After some 8 years in office, Mr Stephan Magagula, Registrar of Trade Marks in Swaziland, retired from office on 1 December 2017.
During his time as Registrar, Mr Magagula sought to improve and update the intellectual property legislation in Swaziland. In this regard, in 2015, he had a hand in preparing the Industrial Property Tribunal Bill and, more importantly, the Trade Mark (Amendment) Bill.
The Trade Mark (Amendment) Bill is a welcome development since it seeks to bring Swaziland’s national legislation in line with its international obligations under the Madrid and ARIPO filing systems. Currently, Swaziland may be designated as a country in which protection is sought in both Madrid and ARIPO applications. The problem is, however, that Swaziland’s Constitution provides that ratification of an international or regional treaty does not, in and of itself, render the relevant treaty binding on the company. Thus, even though Swaziland may be designated as a country in which protection may be sought under both systems, there is, currently, no legislation in place directing the Registry on how to deal with those application. As such, any registrations acquired under those systems may be invalid. As mentioned above, the Trade Mark (Amendment) Bill is a first step towards rectifying this position.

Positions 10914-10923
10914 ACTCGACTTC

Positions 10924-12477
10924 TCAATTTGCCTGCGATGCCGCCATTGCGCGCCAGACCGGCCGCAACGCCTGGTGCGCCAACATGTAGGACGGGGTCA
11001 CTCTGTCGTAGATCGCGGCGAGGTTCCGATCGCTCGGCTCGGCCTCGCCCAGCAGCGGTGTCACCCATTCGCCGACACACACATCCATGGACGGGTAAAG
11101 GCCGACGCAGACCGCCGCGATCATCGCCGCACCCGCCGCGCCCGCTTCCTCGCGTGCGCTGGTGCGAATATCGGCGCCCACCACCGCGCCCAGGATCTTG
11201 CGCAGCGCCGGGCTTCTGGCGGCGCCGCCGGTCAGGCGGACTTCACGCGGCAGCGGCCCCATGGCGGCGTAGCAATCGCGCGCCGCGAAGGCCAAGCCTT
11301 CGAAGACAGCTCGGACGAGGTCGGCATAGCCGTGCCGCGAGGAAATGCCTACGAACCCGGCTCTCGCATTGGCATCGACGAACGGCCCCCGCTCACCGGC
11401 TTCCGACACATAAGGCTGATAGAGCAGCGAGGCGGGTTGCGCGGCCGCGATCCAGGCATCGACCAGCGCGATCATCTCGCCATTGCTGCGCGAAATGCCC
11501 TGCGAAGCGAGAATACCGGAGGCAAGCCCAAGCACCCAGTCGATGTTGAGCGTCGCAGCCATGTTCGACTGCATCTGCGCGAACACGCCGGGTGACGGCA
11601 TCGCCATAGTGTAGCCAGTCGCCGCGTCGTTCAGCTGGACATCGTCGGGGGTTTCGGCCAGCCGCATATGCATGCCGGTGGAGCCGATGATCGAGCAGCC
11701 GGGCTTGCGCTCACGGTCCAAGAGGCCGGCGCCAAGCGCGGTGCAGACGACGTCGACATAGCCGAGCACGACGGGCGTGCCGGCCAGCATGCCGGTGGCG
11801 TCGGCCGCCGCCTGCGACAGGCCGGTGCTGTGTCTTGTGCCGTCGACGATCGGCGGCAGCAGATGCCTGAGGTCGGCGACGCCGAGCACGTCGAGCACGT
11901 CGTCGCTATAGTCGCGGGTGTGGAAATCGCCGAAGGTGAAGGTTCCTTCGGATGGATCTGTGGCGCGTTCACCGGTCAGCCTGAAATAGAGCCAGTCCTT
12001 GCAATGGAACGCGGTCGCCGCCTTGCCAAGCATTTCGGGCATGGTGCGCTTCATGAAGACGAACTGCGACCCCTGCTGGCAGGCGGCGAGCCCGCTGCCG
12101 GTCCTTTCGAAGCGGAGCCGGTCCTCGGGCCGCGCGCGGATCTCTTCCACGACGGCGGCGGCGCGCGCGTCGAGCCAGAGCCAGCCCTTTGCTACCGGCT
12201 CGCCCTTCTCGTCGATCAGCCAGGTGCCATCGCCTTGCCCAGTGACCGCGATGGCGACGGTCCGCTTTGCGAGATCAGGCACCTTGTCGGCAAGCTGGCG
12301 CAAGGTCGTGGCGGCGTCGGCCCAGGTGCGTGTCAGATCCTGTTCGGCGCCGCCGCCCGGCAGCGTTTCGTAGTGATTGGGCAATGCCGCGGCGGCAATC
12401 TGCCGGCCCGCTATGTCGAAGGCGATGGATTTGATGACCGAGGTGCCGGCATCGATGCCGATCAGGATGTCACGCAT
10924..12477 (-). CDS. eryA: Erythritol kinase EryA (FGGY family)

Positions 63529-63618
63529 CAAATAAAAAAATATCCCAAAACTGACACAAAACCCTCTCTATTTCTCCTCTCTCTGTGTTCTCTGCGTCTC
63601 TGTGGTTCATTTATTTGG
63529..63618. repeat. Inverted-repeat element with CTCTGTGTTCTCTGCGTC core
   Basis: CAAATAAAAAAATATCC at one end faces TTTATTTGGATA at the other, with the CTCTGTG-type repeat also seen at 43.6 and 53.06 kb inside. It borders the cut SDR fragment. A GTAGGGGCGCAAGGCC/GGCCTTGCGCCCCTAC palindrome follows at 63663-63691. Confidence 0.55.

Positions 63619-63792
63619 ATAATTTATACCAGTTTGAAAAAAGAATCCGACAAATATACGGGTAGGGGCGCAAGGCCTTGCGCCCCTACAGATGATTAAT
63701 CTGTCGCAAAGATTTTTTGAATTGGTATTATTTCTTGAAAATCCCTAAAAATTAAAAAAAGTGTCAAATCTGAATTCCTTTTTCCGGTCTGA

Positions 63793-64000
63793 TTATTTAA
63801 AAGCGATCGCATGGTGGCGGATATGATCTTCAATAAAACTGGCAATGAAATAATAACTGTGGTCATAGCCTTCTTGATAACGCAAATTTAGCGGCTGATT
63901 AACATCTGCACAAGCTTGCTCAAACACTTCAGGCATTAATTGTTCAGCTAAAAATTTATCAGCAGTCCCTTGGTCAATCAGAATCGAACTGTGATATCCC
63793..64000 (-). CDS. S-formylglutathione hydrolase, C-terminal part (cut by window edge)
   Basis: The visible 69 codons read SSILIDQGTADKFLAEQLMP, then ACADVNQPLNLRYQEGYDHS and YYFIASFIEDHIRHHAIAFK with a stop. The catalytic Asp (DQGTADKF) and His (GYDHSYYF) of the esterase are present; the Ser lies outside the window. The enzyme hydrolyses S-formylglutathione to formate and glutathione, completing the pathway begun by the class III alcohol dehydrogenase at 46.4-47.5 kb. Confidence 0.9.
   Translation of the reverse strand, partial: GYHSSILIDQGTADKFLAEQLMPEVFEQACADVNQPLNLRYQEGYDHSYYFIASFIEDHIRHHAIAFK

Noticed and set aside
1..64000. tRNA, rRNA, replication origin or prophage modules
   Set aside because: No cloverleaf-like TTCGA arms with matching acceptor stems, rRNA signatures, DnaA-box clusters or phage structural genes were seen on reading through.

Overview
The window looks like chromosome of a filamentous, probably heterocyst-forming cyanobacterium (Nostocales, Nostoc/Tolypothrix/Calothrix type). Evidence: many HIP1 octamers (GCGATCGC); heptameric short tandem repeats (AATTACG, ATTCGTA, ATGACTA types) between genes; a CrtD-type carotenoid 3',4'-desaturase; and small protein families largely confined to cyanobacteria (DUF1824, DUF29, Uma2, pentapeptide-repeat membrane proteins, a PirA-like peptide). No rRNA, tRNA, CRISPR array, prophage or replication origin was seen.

Although the two bills mentioned above have been prepared, they have not yet been presented to Parliament for debate. It is hoped that the next Registrar will continue in Mr Magagula’s stead and push for the promulgation of these bills.
Until such time as the laws have been amended, we strongly suggest that trade mark owners continue to file national trade mark applications.